In the relation between the camp functionary and the prisoner it is obviously the functionary who decides everything. He is the master of the prisoner’s fate. The inmate, who naively tries to invoke his rights seemingly grounded in the officially declared law, has no chance for justice. An inmate is usually unaware of having been designated for liquidation by the junta functionaries. This kind of sentence is not announced openly. The prisoner can only guess that the order to annihilate him as a social being and to reduce him to bare life was issued.

The novelty of this concentration camp lies in the fact, that the functionaries and the prisoners dress alike and look similarly on the street and at work.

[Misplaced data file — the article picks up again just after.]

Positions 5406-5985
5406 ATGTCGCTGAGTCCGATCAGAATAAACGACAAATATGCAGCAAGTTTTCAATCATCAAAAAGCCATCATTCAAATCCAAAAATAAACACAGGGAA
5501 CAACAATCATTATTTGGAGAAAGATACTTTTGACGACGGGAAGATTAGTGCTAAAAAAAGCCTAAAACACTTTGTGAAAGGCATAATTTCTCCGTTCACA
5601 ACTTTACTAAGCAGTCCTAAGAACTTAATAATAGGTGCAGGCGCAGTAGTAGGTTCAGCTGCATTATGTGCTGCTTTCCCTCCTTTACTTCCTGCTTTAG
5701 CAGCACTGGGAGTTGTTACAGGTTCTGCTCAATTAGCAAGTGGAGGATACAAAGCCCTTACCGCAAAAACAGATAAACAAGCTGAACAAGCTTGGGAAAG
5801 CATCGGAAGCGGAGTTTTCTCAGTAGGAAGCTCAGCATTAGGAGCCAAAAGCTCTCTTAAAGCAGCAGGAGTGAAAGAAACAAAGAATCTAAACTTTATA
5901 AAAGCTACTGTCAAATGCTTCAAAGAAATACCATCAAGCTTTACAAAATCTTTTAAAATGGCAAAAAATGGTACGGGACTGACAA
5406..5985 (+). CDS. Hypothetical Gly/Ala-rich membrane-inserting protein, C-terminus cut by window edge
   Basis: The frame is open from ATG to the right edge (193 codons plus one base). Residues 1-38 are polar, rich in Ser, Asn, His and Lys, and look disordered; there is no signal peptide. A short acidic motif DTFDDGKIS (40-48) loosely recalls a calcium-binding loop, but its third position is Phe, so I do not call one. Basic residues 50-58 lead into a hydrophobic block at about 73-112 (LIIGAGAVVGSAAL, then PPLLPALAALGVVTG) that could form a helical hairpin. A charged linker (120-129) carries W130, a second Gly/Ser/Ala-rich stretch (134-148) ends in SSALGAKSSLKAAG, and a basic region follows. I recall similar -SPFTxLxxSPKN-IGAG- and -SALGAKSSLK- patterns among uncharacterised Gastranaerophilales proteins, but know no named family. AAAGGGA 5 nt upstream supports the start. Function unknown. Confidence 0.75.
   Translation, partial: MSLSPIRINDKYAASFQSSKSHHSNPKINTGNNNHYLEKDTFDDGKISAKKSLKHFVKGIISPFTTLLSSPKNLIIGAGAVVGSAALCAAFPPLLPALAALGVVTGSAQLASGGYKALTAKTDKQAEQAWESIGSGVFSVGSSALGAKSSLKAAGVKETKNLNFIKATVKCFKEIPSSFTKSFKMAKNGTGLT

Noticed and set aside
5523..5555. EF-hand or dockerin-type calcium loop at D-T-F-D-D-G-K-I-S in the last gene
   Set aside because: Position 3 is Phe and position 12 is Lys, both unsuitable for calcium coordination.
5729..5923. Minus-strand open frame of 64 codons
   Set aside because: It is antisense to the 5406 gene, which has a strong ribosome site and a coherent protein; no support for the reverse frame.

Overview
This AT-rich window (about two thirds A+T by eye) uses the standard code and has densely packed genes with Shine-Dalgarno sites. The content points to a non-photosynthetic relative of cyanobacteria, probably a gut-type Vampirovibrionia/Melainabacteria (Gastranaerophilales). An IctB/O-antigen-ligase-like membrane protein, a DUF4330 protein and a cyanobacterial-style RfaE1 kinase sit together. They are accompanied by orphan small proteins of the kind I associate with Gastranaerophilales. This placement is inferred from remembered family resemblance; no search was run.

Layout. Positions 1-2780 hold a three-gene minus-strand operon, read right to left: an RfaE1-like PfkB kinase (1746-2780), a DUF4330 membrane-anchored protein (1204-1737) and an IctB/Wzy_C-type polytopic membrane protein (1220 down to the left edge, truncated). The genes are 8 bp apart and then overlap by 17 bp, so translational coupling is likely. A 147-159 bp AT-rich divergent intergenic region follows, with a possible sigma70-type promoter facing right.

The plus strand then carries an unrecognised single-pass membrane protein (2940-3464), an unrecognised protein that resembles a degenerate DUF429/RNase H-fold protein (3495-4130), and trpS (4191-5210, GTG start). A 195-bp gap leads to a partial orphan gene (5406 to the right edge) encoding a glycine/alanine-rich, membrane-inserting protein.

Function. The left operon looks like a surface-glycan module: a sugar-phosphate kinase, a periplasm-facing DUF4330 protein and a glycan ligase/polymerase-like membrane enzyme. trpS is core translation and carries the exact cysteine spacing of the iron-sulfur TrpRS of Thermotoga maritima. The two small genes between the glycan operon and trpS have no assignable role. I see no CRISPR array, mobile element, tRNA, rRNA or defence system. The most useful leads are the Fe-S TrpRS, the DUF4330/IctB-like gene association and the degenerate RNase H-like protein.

It is very easy to determine however, which group the person belongs to. One only has to observe, whether one receives full and correct information, whether one’s efforts are appreciated and properly rewarded, whether one is treated with dignity and whether one’s officially declared rights are respected.

The camp functionaries hide true aims of extermination by using excuses. These can be pronouncements about mistakes, unfortunate circumstances, about the lack of knowledge on the part of the guard, about someone forgetting to pass on a piece of information; that functionaries of some institution failed to anticipate some particular situation.

The prisoner, who is not sure of his status, may do a simple test, trying to exercise the officially declared law. Enclosed in this release is an excerpt from Alexander Dolgun’s story, who was arrested and imprisoned in a Moscow prison in 1948, where he subsequently tried to invoke rights to which he was theoretically entitled.